The 2010 Senate contests, I submit, will tell us more than either the House or gubernatorial results next year about the relative status of the two parties and their competitiveness. Why?
For one, historically the president’s party loses an average of about 16 House seats in his first midterm cycle, but there’s really not much of a Senate correction. (The average is less than one seat.) Obviously, the Democrats could still over- or underperform the 16-seat benchmark. But the House results, if the GOP overperforms, are not likely to dethrone Nancy Pelosi. Second, gubernatorial results are likely to be more of a reflection on tough state-level circumstances and the quality of the respective candidates and their campaigns, as we saw in both New Jersey and Virginia. If so, the Republicans may have another Christie/McDonnell-like night to celebrate, even if those victories are not indicative of a national partisan backlash against the Obama Administration and the Democratic Congress. Third, Senate races are statewide federal contests with more heterogeneous, non-gerrymandered electorates that are less directly affected by localized issues. Finally, as The Cook Political Report’s Jennifer Duffy noted in her analysis two weeks ago, there are lots of open-seat Senate races next year. Although candidate effects do matter in Senate races, in open seats the candidate effects are reduced because there are no direct incumbency effects (positive or negative), and so they more closely approximate, though of course are not identical to, partisan referenda.
That said, the Senate results will provide a much clearer barometer of voter support for, or antipathy toward, the Obama Administration and unified Democratic control of Washington. Remember the 2004 results? Bush inched up his popular vote margin, gained a mere one net state in the Electoral College (losing NH, picking up IA and NM), the House Republicans’ gain of three seats was entirely accounted for by the Texas re-redistricting, and the GOP lost ground in the state legislatures. What made it overall a good night for the GOP was the net pickup of four Senate seats. Granted, those four net pickups were more than accounted for by five southern Democrats retiring and the GOP picking up all five of their seats, but still. (The net non-southern Democratic gain of one senator resulted from Tom Daschle’s loss and wins by CO’s attorney general Ken Salazar and a certain state senator from Chicago.)
The good news for Democrats is that there are a lot of Republican-held, open-seat races. Looking at the table above, of the six GOP-held seats Duffy lists as either toss-up (5) or leaning Republican (1: Vitter), five of the six are open seats (LA’s Vitter, who has other, post-scandal worries is the exception). Of course, this is why races in states like Kentucky and Texas are considered competitive in the first place. As for seven seats Duffy rates either toss-up (5) or leaning Democratic (2: Lincoln, Boxer), there are just two open-seat contests: the Delaware and Illinois seats vacated by vice president and president and presently occupied by weak Democratic placeholders. The fact that the Democrats have more states in play despite fewer incumbents testifies to their general vulneraability this cycle, as well as specific problems, notably Chris Dodd’s post-economic crisis popularity decline in Connecticut and the inherent skepticism toward Arlen Specter after his party-switch earlier this year.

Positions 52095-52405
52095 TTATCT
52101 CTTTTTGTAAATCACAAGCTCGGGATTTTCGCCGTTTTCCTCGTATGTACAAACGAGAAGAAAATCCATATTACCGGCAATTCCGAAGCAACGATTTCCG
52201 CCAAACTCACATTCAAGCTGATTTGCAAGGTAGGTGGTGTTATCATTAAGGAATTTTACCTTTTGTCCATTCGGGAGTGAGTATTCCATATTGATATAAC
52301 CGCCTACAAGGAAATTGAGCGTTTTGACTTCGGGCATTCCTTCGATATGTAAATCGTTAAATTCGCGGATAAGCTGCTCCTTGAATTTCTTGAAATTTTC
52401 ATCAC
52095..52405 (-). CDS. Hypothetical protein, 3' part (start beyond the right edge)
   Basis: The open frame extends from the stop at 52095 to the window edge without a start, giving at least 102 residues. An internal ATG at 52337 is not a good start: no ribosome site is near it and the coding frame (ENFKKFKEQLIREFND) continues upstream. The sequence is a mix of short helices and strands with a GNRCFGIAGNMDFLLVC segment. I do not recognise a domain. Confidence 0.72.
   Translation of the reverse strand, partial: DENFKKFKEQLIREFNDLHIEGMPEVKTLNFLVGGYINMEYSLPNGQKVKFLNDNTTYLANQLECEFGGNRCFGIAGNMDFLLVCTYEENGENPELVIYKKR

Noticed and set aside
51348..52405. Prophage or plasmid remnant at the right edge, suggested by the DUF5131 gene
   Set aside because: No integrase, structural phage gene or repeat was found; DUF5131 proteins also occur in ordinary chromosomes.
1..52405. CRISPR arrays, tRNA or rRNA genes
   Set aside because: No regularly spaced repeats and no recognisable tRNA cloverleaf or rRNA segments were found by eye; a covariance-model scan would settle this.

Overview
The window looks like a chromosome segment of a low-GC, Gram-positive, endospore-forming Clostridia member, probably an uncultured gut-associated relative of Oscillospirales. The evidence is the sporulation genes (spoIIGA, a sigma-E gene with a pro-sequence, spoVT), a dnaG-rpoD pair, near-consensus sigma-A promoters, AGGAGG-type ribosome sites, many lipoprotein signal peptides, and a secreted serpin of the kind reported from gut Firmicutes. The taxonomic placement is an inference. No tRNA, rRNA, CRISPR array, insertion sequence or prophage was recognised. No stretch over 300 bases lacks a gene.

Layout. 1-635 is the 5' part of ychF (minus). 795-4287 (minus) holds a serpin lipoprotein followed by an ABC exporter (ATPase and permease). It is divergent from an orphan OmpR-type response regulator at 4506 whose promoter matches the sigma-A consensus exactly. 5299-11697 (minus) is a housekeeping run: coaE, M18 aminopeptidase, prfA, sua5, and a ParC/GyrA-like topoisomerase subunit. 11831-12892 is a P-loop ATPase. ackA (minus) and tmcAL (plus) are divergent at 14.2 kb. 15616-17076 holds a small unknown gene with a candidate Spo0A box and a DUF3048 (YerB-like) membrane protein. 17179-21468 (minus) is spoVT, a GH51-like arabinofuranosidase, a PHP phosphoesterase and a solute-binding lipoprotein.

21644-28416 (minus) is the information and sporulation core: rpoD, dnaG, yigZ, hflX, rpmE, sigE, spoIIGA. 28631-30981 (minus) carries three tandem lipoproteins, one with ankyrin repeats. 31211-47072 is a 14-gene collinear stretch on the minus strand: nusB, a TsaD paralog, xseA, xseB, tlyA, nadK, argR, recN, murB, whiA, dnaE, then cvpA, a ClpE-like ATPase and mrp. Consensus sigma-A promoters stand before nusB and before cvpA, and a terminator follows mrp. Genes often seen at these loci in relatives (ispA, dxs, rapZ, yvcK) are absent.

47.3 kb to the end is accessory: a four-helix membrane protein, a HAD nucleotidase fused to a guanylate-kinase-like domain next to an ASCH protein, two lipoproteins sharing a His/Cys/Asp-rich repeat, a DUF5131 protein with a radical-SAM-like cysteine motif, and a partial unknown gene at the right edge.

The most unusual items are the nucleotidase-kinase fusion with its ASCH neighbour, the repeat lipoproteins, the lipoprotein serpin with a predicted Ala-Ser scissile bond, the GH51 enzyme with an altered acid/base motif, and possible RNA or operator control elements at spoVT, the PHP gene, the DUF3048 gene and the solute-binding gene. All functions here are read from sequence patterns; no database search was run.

What you also see is that Democrats are defending competitive seats in more solidly blue states and Republicans in what are generally more toss-up states, at least if you look at presidential results. This pattern has a potentially good news/bad news storyline for each party as well. If team Obama can figure out a way to utilize the president, their databases and appeal to mobilize enough of those so-called “Obama surge” voters from 2008, the Democratic registration and performance margins should pull these incumbents across the finish line. On the other hand, the fact that the GOP seats in play are in more competitive states in the first place would suggest that the GOP is going to be on offense more than defense.
I suspect the net gain for either party will not exceed two seats. There are some primaries yet to determine nominees, so it’s too early to say either way which party should come out ahead. And, as I suggested before, these races will be an important test of the White House political operation.